Average US Long-Term Mortgage Rate Ticks Back Down This Week
Nov. 4, 2021, at 10:01 a.m.
The average long-term mortgage rate in the U.S. ticked back down this week following several weeks of increases.
Mortgage buyer Freddie Mac reported Thursday that the average rate for a 30-year mortgage fell to 3.09% from 3.14% last week. Last year at this time the long-term rate stood at 2.78%.
The rate for a 15-year loan, a popular option for homeowners refinancing their mortgages, fell to 2.35% from 2.37% last week.
Rates remain historically low, though limited inventory and rising prices are leaving many potential homebuyers on the sidelines.
Last week, the government reported that the median price of a new home rose to a record $408,800 in September, up 9.5% from a year ago. The median price for an existing home jumped to $352,800, a 13.3% increase from September last year, according to the National Association of Realtors.
"While mortgage rates fell after several weeks on the rise, we expect future upticks due to stronger economic data and as the Federal Reserve pulls back on its stimulus," said Sam Khater, Freddie Mac's chief economist.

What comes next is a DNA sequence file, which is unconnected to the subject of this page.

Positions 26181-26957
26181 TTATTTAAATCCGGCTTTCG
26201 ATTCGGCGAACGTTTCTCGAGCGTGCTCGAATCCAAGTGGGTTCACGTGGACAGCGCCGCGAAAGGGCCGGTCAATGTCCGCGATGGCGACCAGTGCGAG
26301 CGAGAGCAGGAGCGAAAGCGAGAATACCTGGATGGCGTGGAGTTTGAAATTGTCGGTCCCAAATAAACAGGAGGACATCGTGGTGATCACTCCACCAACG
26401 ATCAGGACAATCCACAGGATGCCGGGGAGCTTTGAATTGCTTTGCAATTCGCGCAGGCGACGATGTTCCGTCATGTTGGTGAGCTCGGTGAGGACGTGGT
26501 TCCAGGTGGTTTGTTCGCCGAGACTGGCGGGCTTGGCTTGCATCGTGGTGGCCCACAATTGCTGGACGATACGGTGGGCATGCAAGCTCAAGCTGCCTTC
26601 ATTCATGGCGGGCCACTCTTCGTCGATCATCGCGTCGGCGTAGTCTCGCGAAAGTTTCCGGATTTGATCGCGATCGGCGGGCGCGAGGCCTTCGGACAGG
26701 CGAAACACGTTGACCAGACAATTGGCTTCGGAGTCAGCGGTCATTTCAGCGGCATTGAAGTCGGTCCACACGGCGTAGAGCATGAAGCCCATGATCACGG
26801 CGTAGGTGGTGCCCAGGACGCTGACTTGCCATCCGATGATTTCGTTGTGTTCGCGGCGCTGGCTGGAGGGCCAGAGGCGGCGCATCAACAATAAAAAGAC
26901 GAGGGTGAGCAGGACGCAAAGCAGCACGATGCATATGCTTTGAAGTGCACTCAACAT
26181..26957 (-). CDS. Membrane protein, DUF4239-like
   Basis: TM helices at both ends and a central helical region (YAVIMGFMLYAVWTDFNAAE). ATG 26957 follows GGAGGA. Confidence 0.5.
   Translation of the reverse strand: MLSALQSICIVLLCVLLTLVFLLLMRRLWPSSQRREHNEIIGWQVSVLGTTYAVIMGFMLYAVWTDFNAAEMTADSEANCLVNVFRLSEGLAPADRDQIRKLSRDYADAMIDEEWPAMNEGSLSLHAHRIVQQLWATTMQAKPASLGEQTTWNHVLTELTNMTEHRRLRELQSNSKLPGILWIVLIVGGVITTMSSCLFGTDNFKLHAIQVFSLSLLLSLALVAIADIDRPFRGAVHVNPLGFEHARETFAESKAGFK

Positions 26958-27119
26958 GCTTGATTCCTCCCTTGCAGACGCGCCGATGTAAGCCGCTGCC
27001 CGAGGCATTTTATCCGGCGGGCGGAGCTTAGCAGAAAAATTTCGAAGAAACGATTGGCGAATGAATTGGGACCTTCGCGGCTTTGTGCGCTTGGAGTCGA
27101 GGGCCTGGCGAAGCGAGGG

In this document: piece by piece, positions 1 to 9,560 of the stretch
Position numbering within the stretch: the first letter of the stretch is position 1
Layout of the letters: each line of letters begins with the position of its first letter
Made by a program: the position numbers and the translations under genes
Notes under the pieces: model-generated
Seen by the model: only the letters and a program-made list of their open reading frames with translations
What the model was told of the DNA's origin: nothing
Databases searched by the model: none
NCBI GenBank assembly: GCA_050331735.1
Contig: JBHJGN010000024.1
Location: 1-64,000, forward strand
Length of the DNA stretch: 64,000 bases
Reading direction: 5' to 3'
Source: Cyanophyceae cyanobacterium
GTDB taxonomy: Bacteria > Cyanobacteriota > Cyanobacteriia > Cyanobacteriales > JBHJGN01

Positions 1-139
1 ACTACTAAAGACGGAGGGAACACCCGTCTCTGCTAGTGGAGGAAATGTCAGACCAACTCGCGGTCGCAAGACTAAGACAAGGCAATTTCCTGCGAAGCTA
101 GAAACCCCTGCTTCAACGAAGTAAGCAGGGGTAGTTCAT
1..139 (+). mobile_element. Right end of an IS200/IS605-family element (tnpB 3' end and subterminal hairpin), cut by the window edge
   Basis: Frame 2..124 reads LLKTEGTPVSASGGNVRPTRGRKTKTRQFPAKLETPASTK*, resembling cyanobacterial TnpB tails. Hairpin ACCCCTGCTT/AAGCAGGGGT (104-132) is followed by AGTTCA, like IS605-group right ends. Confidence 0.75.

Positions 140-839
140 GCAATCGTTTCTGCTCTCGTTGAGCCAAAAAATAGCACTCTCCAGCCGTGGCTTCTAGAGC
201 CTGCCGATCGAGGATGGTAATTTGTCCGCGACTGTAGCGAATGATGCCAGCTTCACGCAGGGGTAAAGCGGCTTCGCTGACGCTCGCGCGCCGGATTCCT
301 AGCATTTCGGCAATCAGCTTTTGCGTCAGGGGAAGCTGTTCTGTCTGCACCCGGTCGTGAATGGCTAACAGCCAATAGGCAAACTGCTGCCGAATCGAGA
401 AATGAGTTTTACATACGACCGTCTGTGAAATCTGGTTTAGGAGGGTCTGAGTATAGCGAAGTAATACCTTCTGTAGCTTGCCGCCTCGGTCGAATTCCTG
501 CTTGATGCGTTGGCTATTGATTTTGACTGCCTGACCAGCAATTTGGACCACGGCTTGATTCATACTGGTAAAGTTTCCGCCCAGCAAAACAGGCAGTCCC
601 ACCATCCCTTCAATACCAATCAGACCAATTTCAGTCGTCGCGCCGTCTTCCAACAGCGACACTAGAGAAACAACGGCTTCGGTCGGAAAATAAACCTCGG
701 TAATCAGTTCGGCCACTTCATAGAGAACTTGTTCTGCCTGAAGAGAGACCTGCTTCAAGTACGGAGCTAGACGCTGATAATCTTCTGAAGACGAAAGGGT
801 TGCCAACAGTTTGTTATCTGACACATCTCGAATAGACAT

As expected on Wednesday, the Federal Reserve announced that it would keep its main borrowing rate near zero but begin dialing back the extraordinary stimulus it's provided since the pandemic erupted last year. The Fed said it will start reducing its $120 billion in monthly bond purchases in the coming weeks, by $15 billion a month, citing an improving economy and escalating concern that high inflation now seems likely to persist.
The Fed's announcement came as higher prices for just about everything — food, rent, heating oil, autos and other necessities — have burdened households.
Also on Thursday, the government reported that the number of Americans applying for unemployment benefits fell to a pandemic low last week, another sign the job market is healing after last year's coronavirus recession. Overall, 2.1 million Americans were collecting unemployment checks the week of Oct. 23 — down from 7.1 million a year earlier when the economy was still reeling from the coronavirus outbreak.
Last week, the government reported that the U.S. economy slowed sharply to a 2% annual growth rate in the July-September period, the weakest quarterly expansion since the recovery from the pandemic recession began last year. Rising COVID-19 cases and supply shortages were cited as factors hampering growth.
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